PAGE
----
Balancing liberty and securityposted on December 22, 2004 | in Category Bill C-36 | PermaLink
Source: Editorial in The Toronto Star
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Date: December 22, 2004
Just before leaving for Christmas, Members of Parliament took care of one last piece of unfinished business. They announced a review of the Anti-Terrorism Act, passed in the wake of the 9-11 tragedy.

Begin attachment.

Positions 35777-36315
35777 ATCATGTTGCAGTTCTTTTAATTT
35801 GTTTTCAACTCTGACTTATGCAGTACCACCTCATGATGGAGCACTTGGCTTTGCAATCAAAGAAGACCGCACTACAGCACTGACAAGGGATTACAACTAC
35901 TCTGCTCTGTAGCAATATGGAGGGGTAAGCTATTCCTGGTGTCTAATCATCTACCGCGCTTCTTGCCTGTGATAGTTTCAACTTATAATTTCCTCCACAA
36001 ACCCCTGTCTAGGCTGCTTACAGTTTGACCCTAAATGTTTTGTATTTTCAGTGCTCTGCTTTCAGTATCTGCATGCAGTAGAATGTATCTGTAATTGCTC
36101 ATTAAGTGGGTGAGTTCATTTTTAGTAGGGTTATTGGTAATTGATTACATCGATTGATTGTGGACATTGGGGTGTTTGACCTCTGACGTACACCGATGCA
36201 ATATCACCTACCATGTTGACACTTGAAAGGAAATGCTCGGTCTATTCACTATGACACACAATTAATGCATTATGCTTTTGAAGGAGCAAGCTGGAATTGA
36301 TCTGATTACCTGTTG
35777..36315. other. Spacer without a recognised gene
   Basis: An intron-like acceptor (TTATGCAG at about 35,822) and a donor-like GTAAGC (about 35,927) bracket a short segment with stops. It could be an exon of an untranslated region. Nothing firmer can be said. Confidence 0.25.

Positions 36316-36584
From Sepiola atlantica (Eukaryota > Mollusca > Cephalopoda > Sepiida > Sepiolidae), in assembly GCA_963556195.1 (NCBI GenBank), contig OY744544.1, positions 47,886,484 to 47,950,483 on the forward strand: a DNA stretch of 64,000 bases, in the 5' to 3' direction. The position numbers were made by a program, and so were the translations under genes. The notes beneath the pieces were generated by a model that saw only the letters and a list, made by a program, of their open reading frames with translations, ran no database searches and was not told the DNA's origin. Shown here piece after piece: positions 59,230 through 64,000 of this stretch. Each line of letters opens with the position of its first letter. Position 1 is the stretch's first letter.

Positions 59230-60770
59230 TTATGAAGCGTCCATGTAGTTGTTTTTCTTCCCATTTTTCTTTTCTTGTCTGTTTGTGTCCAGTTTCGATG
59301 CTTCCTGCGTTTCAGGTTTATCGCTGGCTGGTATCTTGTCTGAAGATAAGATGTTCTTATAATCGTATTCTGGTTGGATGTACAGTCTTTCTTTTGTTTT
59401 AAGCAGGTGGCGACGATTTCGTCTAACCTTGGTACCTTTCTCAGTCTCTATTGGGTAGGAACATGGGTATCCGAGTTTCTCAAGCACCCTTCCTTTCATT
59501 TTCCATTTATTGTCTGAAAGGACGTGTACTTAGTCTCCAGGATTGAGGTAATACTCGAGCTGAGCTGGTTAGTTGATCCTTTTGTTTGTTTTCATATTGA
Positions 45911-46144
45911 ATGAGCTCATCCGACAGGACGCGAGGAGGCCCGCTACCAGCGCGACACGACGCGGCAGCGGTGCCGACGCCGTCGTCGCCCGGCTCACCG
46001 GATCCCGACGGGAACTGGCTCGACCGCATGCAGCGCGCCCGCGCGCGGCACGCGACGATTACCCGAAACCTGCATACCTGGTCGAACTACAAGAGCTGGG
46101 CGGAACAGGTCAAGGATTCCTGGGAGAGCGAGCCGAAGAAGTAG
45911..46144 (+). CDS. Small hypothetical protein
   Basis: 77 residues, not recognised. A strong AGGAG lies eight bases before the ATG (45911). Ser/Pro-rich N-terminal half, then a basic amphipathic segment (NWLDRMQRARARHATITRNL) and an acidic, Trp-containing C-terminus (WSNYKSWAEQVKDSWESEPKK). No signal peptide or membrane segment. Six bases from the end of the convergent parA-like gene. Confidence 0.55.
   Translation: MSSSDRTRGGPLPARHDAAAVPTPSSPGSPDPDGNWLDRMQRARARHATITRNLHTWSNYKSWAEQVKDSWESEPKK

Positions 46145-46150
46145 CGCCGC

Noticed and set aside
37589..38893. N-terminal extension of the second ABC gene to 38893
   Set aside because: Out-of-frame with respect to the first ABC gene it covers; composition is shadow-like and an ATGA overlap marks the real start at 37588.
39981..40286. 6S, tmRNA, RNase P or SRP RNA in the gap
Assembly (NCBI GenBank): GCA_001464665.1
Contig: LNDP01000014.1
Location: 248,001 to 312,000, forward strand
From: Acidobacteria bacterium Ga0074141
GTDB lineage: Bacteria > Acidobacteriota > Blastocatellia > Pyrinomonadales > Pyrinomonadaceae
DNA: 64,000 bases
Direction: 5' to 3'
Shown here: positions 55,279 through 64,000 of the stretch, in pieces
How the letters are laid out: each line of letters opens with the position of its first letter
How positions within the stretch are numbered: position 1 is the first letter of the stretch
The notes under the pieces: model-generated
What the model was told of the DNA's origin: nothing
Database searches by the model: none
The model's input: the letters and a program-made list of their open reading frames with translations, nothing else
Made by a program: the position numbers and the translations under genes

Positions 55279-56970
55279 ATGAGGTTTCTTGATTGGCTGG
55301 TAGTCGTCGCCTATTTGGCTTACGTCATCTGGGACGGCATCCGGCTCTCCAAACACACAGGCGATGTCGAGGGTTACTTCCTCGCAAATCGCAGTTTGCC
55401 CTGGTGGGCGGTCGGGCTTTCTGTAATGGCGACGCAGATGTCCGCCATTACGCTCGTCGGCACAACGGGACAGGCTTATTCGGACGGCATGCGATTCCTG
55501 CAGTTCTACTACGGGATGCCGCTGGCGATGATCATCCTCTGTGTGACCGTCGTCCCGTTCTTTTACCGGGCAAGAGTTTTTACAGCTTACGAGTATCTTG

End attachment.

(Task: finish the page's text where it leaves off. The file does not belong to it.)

They had little choice. Section 145 of the act requires a re-examination of all of its provisions and operations after three years. The deadline for launching it was Dec. 18.But they do have a choice about how open, wide-ranging and penetrating it will be. The path of least resistance would be to rubber-stamp all the new powers Ottawa conferred on police, security agents, immigration authorities and military personnel in autumn of 2001. Public Safety Minister Anne McLellan, who steered Bill C-36 through Parliament, seems quite comfortable with the current balance between civil liberties and national security. The wiser course would to ask Canadians, with no predetermined outcome, whether the measures enacted in haste three years ago reflect their values today. A lot has happened since the horrific September morning when hijacked jets slammed into the World Trade Center and the Pentagon. One of the main developments is that Canada and the United States have grown apart. To most Americans, homeland security remains priority number one, trumping individual rights, good relations with neighbours, free trade, mobility and privacy. To most Canadians, the memory of 9-11, though searing, no longer colours every policy decision and affects every facet of daily life. Daniel Drache, associate director of the Robarts Centre of Canadian Studies at York University, puts it this way in his new book, Borders Matter. "We are at a tipping point where an array of forces are pushing and pulling Canada-U.S. relations towards a new configuration with different rules, practices, ideas and mentalities. "In the new world order, Canadians are not convinced that their destiny is always to play the role of acquiescent deputy sheriff in the coalition of the willing." If Drache's contention is true, one of the first sounding boards will be the subcommittee on public safety and national security. The seven-member group of parliamentarians, chaired by New Brunswick Liberal MP Paul Zed, will hold public hearings through the winter and into next spring to find out how comfortable Canadians are with the tools the government has given itself to fight terrorism. They include: The power to arrest and detain a suspected terrorist without charges for up to 72 hours. "Preventative arrests" can be carried out without a warrant. The power to compel a person believed to have information about terrorism to testify before a judge. "Investigative hearings" remove an individual's right to remain silent. The power to prevent the disclosure of sensitive information in judicial proceedings. This means an individual could be convicted without knowing the details of his or her alleged crimes. The power to wiretap suspected terrorist groups for up to a year. The targets of such surveillance need not be notified until three years later. The power to lay criminal charges against anyone who knowingly participates in the activities of a terrorist group; raises or provides funds for terrorist activities; or harbours or conceals a terrorist. And the power to seize, freeze and confiscate property used in, or related to, terrorist activity. (Since 1991, the government has had the power, under the Immigration and Refugee Protection Act, to detain and deport non-citizens deemed to pose a security threat.) The Anti-Terrorism Act, while less sweeping than the U.S. Patriot and Homeland Security Acts, mirrors the intent and approach of the American legislation. Frank Graves, president of Ekos Research Associates, says his polling shows that Canadians are relatively satisfied with the way their government is dealing with the terrorist threat. There is an undercurrent of concern about privacy and human rights, but it is eclipsed by people's preoccupation with safety. Graves adds, however, that Canadians want their national security policies to reflect the differences between their values and those of their American counterparts. The challenge for Zed and his colleagues (two Conservatives, two Liberals, one New Democratic and Bloquiste) will be to come up with recommendations that reflect that mix of anxiety and national self-awareness. "We need to decide how tolerant we can be of the international forces that are impinging upon us," Zed said. His personal inclination, as a Liberal, a Maritimer and a former corporate lawyer, is to avoid anything that might jeopardize cross-border trade. Drache's aim, as an academic and policy advocate, is to get federal legislators to "think outside the traditional commerce-at-any-price box." This is a badly needed debate. The stakes are much bigger than one piece of legislation passed at a time when North Americans were united in fear and revulsion. But taking a calm, Canadian look at the Anti-Terrorism Act is a good way to begin the post- 9-11 era. (Anyone wishing to appear before the committee should send a written request to clerk Marc-Olivier Girard at [email] ) Carol Goar's column appears Monday, Wednesday and Friday.
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